Convection roasted no-baste stuffed turkey with gravy

Roast turkey is an American tradition, but few dishes are so often disappointing. I have found that the combination of brining and convection roasting provides the best results in terms of moist meat and crispy skin without the need to turn and/or baste the turkey during cooking. Preheating the stuffing before putting it in the bird lets you cook the stuffing to a safe temperature without overcooking the bird. I like a natural, preferably organic, turkey and always stay away from those that are injected with crap to “improve” the flavor. The timing here is for a 15-16 lb turkey.

To brine, put the raw turkey (thawed if previously frozen), giblets and neck removed and saved, in a large pot. Add cold water with a measuring cup to just cover. Remove the turkey and add to the water 2 TB of table salt for every quart of water, or 1/2c per gallon (you did keep track, right?). You can use kosher salt if you like, but why go to the extra expense when it’s all going down the drain eventually? Stir to dissolve and return the turkey to the pot. Brine for 12 hours in the fridge—a couple of hours more or less won’t be a problem. Discard the brine and thoroughly rinse the turkey. Let the turkey sit at room temperature, uncovered, for at least an hour before stuffing. Cut off and reserve the wingtips and remove any large lumps of fat from the cavity.

Put the neck, giblets (but not the liver), and wingtips in a saucepan with a bit of onion, carrot, and celery. Cover with water, add a bit of salt, and simmer until the neck falls apart, adding more water if needed. Strain, discard the solids, and set aside.

Preheat your convection oven to 350f and set the rack to near the bottom.

Make your favorite stuffing. Just before stuffing the turkey, reheat the stuffing until it’s too hot to handle with your hands. Stuff the cavity of the bird. If there’s not enough skin to cover the opening to the cavity, use a small piece of aluminum foil to cover the exposed stuffing so it does not dry out. Some people like to stuff the neck cavity as well, but I find it to be too much bother for the small amount of stuffing it holds. Use kitchen string to tie the wings against the body of the turkey and to tie the ends of the drumsticks together.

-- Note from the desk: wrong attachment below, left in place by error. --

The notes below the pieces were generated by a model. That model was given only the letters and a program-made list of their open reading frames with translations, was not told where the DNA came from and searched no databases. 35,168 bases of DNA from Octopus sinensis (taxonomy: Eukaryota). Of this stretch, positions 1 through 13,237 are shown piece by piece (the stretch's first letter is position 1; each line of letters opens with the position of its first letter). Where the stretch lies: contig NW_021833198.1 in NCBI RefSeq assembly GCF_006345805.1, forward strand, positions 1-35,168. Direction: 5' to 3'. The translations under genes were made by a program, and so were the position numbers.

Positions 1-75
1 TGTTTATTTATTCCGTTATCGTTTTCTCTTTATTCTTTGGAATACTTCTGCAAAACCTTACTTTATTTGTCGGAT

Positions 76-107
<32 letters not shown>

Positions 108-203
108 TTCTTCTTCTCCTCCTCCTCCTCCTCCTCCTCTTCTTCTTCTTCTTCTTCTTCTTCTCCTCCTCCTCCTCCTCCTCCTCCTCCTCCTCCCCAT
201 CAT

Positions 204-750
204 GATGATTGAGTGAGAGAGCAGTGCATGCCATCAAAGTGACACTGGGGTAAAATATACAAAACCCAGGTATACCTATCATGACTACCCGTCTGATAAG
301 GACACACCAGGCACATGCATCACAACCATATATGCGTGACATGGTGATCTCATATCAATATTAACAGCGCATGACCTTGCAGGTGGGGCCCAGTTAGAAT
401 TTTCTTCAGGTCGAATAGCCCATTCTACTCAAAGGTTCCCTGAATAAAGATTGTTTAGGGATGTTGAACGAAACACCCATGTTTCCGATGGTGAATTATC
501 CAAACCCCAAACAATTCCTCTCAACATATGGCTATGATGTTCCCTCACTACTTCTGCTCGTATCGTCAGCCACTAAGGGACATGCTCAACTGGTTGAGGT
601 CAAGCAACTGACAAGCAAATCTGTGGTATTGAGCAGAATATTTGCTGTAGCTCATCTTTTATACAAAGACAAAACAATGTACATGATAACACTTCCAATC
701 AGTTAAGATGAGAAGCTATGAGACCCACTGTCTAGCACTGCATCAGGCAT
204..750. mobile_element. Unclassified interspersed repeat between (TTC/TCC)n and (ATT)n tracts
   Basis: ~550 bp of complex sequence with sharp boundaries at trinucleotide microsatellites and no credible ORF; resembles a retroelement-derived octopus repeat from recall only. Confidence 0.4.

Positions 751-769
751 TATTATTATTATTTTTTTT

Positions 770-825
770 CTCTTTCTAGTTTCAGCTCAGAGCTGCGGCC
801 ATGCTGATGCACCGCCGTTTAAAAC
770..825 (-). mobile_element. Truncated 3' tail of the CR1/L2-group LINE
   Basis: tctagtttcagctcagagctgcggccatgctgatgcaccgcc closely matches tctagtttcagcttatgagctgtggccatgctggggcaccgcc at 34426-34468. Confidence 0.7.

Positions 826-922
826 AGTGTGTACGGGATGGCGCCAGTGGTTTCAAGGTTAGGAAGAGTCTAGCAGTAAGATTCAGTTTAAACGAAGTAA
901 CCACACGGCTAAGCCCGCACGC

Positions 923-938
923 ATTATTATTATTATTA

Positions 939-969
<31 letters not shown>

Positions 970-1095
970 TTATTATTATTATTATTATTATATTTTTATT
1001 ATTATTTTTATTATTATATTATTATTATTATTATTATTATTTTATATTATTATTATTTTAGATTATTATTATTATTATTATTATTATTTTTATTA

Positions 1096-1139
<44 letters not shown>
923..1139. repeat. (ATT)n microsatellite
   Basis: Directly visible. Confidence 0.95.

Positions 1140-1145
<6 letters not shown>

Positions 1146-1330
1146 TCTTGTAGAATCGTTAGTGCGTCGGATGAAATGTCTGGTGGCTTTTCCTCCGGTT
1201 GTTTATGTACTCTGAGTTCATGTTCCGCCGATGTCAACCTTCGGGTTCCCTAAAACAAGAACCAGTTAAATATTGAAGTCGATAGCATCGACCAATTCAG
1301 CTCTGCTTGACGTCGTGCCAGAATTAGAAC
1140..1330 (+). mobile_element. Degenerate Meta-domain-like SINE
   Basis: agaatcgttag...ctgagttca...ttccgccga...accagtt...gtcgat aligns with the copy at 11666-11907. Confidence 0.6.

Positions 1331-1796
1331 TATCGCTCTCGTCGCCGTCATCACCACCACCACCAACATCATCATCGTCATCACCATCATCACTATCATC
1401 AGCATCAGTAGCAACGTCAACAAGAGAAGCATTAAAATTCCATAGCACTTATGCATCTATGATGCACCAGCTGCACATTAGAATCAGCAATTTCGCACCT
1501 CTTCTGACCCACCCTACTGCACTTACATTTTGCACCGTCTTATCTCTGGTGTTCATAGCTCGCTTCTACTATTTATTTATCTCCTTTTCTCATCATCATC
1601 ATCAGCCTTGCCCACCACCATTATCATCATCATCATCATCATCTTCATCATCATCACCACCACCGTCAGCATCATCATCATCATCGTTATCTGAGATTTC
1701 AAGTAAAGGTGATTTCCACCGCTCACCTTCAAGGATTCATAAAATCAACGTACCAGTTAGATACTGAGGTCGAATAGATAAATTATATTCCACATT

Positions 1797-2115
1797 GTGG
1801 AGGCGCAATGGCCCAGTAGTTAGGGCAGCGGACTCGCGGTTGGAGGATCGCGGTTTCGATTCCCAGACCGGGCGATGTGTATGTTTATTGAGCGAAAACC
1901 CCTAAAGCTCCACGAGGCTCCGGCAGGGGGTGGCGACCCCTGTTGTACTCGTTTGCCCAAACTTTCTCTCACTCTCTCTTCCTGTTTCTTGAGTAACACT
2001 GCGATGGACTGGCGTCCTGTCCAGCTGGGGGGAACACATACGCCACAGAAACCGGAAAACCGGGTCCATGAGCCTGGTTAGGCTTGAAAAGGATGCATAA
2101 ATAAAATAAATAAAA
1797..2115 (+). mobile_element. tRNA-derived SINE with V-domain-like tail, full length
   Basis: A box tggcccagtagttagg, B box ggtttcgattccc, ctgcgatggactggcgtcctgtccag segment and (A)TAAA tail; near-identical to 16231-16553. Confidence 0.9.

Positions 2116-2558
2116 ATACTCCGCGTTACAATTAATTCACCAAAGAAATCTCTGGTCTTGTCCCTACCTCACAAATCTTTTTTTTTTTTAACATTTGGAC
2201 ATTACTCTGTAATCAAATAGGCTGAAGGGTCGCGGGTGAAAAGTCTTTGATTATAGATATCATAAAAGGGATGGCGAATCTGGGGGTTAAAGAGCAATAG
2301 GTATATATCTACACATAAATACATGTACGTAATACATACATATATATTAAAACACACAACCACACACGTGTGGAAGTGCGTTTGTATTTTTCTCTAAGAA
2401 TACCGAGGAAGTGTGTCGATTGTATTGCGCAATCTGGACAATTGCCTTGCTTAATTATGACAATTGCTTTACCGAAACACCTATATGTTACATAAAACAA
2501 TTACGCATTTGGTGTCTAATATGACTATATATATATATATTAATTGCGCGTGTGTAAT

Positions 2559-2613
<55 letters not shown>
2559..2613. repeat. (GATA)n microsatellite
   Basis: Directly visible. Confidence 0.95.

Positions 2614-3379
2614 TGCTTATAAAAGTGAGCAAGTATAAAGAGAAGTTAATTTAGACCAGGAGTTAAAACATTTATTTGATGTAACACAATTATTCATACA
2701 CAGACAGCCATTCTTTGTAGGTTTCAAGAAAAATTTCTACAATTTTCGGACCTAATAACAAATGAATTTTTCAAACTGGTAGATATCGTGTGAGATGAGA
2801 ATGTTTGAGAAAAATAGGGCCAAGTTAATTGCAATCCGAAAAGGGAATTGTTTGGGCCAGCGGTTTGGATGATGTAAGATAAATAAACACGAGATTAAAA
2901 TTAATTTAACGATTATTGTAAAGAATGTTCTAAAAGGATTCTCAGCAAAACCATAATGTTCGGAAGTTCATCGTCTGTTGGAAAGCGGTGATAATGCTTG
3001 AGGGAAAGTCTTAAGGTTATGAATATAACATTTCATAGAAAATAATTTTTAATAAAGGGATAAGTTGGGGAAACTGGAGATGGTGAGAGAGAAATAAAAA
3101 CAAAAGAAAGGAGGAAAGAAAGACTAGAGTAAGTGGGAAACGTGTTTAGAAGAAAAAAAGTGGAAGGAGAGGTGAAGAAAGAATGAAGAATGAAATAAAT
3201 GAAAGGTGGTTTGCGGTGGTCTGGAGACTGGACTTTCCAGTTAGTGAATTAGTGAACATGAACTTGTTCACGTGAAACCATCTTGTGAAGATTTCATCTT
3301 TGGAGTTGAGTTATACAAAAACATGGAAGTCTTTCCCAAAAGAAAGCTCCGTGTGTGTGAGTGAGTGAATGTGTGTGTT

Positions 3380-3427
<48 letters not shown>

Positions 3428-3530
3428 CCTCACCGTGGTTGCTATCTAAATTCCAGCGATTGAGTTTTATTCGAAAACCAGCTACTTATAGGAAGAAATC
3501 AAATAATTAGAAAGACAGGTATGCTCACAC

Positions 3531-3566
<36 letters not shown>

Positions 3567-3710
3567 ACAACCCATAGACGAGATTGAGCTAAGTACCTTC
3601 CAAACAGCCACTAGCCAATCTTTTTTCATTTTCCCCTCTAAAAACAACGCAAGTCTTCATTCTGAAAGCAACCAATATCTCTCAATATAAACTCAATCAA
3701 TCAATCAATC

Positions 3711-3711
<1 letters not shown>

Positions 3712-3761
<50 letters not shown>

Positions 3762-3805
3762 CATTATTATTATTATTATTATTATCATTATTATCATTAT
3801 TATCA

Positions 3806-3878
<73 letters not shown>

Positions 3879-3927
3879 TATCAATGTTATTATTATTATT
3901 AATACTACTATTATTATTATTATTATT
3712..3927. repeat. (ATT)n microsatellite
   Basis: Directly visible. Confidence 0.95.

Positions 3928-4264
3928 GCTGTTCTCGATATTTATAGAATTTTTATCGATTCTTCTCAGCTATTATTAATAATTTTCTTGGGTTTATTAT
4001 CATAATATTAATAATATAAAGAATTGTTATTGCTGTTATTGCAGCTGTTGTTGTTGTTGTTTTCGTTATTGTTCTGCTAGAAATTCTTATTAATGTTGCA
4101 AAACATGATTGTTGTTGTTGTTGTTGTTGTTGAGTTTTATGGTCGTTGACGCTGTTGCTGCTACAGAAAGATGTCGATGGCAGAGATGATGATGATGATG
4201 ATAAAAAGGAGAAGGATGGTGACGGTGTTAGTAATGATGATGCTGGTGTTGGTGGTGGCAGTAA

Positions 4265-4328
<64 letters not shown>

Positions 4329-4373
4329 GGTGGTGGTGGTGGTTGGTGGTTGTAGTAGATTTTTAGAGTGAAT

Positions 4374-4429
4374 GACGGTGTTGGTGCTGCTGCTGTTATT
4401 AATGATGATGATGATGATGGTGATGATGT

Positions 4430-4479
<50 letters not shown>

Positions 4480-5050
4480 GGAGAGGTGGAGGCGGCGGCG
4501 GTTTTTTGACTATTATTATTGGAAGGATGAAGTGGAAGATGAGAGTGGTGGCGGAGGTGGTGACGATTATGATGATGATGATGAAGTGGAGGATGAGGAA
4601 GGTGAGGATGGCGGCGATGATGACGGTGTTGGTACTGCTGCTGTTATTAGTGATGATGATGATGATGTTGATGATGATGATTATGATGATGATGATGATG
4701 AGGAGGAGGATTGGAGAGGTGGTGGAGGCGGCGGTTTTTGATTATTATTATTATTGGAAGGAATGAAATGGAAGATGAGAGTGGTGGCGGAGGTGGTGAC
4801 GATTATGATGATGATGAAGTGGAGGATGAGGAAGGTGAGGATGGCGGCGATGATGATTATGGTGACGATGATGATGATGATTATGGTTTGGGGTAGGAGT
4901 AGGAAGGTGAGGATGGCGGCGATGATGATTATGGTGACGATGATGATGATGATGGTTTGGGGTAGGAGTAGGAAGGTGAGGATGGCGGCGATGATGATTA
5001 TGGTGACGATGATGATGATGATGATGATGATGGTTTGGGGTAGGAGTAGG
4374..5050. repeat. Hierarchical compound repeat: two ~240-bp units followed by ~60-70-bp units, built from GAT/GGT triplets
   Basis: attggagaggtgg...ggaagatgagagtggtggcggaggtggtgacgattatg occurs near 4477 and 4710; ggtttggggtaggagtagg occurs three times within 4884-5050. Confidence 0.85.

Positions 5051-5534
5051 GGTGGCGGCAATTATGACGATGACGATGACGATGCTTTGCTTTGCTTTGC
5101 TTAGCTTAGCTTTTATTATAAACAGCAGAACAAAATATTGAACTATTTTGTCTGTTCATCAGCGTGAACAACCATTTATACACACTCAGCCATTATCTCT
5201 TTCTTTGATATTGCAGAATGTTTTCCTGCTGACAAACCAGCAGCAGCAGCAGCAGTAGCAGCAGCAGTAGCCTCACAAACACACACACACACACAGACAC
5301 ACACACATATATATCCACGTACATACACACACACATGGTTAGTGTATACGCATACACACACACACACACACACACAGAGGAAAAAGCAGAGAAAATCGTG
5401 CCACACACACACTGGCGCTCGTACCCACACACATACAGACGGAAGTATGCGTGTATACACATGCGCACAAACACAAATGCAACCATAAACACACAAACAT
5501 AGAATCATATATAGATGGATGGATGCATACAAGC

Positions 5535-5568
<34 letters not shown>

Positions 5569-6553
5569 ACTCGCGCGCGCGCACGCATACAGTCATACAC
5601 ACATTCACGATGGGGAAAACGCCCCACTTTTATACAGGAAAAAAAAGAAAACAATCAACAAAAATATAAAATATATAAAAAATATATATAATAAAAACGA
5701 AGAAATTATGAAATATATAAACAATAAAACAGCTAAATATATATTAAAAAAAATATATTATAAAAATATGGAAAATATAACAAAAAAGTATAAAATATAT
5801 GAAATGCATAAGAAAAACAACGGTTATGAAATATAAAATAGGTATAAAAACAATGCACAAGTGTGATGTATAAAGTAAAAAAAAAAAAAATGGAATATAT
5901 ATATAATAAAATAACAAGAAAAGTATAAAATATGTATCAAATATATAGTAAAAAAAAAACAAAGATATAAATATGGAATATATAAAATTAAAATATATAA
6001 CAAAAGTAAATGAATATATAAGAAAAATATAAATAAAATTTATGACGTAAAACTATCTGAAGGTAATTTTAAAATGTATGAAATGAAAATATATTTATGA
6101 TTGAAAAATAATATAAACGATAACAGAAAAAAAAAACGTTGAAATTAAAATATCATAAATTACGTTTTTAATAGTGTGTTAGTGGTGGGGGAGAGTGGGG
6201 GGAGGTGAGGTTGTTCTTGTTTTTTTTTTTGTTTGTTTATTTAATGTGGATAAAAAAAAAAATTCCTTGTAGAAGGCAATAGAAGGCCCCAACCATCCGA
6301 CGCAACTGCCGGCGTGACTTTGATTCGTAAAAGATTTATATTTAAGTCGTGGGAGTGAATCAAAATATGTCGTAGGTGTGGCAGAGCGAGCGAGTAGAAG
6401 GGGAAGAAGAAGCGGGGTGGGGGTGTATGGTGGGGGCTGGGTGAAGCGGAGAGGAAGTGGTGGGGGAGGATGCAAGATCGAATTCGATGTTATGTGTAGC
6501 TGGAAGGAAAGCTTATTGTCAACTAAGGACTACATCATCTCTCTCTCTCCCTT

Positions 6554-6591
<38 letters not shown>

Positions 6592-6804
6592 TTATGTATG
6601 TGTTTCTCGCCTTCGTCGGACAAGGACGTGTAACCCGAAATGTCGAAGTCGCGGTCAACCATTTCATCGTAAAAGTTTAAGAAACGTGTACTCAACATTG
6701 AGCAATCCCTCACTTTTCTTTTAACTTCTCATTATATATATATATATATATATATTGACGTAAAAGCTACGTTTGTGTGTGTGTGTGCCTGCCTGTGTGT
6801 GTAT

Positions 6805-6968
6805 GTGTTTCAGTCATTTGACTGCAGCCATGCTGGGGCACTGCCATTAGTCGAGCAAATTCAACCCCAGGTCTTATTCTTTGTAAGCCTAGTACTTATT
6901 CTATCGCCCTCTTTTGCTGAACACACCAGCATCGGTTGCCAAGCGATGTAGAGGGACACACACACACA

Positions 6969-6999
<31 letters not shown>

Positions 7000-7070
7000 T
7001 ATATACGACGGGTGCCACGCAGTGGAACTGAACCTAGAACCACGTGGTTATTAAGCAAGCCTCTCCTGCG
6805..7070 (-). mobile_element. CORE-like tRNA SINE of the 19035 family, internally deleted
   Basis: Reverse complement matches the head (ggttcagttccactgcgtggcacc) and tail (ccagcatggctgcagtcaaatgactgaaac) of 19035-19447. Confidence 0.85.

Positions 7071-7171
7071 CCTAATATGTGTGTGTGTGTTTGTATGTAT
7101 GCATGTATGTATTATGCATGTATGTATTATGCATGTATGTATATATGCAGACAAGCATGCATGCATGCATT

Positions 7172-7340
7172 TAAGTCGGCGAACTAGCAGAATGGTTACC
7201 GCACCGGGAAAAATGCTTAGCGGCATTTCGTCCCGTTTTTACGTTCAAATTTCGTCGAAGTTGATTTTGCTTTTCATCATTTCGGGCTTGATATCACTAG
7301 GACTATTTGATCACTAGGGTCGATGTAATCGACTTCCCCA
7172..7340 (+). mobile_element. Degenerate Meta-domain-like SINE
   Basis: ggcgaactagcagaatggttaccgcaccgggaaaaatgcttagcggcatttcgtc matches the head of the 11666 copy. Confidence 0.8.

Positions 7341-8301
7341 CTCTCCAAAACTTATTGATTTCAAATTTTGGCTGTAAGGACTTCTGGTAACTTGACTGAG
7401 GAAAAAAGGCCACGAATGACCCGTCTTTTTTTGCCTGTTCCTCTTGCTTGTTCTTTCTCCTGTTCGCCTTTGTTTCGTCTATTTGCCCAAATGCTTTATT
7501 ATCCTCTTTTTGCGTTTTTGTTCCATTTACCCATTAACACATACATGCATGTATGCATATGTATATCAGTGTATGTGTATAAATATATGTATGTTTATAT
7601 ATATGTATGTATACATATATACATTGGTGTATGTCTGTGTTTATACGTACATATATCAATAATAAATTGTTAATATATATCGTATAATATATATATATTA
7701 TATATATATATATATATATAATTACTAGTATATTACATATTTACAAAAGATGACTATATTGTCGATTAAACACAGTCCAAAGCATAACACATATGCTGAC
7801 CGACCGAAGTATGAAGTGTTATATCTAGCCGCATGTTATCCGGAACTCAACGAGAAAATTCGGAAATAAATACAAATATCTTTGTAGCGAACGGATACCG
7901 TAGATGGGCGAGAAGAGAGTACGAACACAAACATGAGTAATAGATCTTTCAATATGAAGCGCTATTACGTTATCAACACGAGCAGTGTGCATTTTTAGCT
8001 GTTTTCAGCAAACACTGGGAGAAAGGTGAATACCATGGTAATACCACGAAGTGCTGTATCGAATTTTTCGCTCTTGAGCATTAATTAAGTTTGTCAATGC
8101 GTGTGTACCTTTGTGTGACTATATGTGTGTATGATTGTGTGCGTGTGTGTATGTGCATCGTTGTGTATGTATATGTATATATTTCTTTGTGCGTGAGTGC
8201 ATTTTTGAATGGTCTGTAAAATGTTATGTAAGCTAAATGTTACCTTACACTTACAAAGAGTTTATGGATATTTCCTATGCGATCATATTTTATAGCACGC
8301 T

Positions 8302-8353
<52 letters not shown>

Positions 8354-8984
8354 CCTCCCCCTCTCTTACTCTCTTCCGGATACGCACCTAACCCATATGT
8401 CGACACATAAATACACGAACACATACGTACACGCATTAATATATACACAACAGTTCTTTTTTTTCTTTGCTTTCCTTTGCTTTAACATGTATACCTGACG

Put the turkey on a rack in a roasting pan and brush all over with olive oil. Scatter some chunks of onion, carrot, and celery in the bottom of the pan and add a cup or 2 of water. After 30 minutes check to see if it is browning evenly-if not, rotate the pan half a turn. Add water as needed to keep a half inch or so in the bottom of the pan. Roast for 1 hour.

After the hour is up, reduce heat to 250f. After another hour and a half start checking the turkey with a meat thermometer. You want 165 degrees in the thickest part of the thigh. Remove the turkey to a platter and cover with foil to keep warm.

To make gravy, remove the roasting rack and place the roasting pan on the stove. You should have a cup or 2 of liquid in the pan. Bring to a gentle boil and stir, scraping up any bits that have stuck to the pan and mashing the remnants of the vegetables. Add the reserved turkey stock and continue to boil for a minute or 2. Strain the liquid into a heatproof bowl and skim off the fat. If necessary, add chicken stock to make 1 quart.

Add 6 TB of butter to the pan-you can use all or part of the fat you skimmed off in the previous step in place of butter. Over low heat, add 1/2c flour and stir for a few minutes until completely combined with the fat but not browned. Slowly add the stock, stirring with a whisk, and stir until smooth and thickened. Correct seasoning. Strain (to remove any lumps of flour that remain) into your gravy boat.

Explore posts in the same categories: Poultry

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